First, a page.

Just because your blood is drawn does not mean that you are guilty. The state always has the burden to prove their case beyond a reasonable doubt and it is likely that there is many issues to contest.

If you or someone you know is in need of a DWI Lawyer in Houston, call Houston DWI Attorney Mario Madrid at 713-877-9400.

DIVERT’S Days Likely Numbered


Harris County District Attorney Pat Lykos introduced the DIVERT Program in 2009 to address DWI cases in Harris County. The program which stands for Direct Intervention Using Voluntary Education, Restitution and Treatment, is essentially a pretrial diversion program and as such has been very controversial among prosecutors and criminal defense attorneys in Houston alike. The reason being that a DWI offense is not eligible for deferred adjudication and this program seems to get around the intent of the legislature.

However, the program has been beneficial to many charged with DWI who have completed the program and avoided a conviction. Those accepted into DIVERT are required to attend treatment as outlined in their recommendations, complete the DIVERT education classes designed to prevent driving under the influence,  have an ignition interlock installed on their vehicles for a minimum period of time,  and complete 16 hours of community service. If all conditions are met the DWI is dismissed.

In the recent Republican Primary this past Tuesday, Harris County District Attorney Pat Lykos lost resoundingly to retired Harris County Judge Mike Anderson. Based on his comments on the campaign trail and the general feeling of members of the District Attorney’s Office it is widley believed that if elected Judge Anderson will not continue the program.

This does not mean that all hope is lost for those charged with DWI. They, like all accused are presumed innocent. They have all the same rights afforded the accused. If the State cannot make their case and a Houston DWI attorney convinces the prosecutor so, the case can be dismissed. Additionally there is always the right to a jury trial and possibility of an acquittal.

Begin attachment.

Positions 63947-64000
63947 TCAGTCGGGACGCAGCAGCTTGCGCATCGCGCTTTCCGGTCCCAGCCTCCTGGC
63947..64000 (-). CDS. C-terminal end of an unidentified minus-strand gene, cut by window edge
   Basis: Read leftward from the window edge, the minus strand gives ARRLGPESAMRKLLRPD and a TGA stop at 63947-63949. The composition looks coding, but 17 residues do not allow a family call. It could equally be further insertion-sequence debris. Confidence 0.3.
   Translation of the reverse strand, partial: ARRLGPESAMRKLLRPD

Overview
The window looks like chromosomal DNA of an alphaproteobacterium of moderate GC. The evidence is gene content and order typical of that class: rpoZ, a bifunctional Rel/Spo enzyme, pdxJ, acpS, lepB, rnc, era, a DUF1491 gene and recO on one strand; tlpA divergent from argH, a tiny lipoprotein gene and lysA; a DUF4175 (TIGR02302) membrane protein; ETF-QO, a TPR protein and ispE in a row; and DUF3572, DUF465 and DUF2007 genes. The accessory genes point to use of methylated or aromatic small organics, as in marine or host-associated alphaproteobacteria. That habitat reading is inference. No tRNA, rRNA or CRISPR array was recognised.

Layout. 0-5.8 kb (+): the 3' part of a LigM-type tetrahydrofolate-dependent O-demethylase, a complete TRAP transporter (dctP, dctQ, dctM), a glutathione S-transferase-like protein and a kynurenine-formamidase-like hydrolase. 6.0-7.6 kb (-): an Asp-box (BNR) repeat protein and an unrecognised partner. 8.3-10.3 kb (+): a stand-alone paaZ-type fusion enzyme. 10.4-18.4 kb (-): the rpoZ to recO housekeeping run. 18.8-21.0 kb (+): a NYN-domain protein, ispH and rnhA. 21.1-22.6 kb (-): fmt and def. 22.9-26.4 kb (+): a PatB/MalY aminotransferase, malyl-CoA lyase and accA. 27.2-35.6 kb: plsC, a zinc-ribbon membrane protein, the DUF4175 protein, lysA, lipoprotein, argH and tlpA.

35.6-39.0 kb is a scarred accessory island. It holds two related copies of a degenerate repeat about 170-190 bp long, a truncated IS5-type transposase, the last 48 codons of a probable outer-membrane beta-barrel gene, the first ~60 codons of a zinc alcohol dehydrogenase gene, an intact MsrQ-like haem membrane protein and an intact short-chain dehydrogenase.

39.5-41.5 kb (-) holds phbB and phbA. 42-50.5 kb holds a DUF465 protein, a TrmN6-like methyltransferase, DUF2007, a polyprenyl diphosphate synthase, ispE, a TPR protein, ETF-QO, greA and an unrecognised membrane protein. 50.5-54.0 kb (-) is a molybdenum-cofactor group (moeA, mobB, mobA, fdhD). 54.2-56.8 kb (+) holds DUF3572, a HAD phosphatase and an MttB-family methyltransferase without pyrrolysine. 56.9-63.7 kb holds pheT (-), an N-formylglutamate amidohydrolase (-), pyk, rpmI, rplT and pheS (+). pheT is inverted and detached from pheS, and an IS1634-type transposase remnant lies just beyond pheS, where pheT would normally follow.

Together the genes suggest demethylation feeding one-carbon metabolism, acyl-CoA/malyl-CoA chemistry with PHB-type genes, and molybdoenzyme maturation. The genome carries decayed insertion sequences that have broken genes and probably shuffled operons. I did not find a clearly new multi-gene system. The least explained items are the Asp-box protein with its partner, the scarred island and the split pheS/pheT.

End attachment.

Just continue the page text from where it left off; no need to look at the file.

If you or someone you know is need of a Houston DWI Attorney, call Houston DWI Lawyer Mario Madrid at 713-877-9400.

Houston Man Charged With Murder In Connection With DWI Accident

DWI | Murder | Violent Crimes

A Houston Man has been charged with Murder after drunken driving crash in Houston that killed a woman’s unborn child according to this story. The man three prior DWI offenses. Additionally, he was convicted of Criminally Negligent Homicide and sentenced to 2 years in prison in a 2000 accident that also resulted in a child’s death.

The prior DWI conviction cases make the current case a Felony. The death of the unborn child coupled with the Felony DWI make the case what is called a Felony Murder. Man charged with murder in south Houston drunken driving death of unborn child

A Felony Murder is occurs when an individual commits or attempts to commit a felony, other than manslaughter, and in the course of and in furtherance of the commission or attempt, or in immediate flight from the commission or attempt, he commits or attempts to commit an act clearly dangerous to human life that causes the death of an individual.

An offense of Felony Murder is a felony of the first degree punishable from 5 to 99 years in prison.

If you or someone you know is need of a Houston DWI Attorney or Houston Murder Lawyer, call Texas Board Certified Attorney Mario Madrid at 713-877-9400.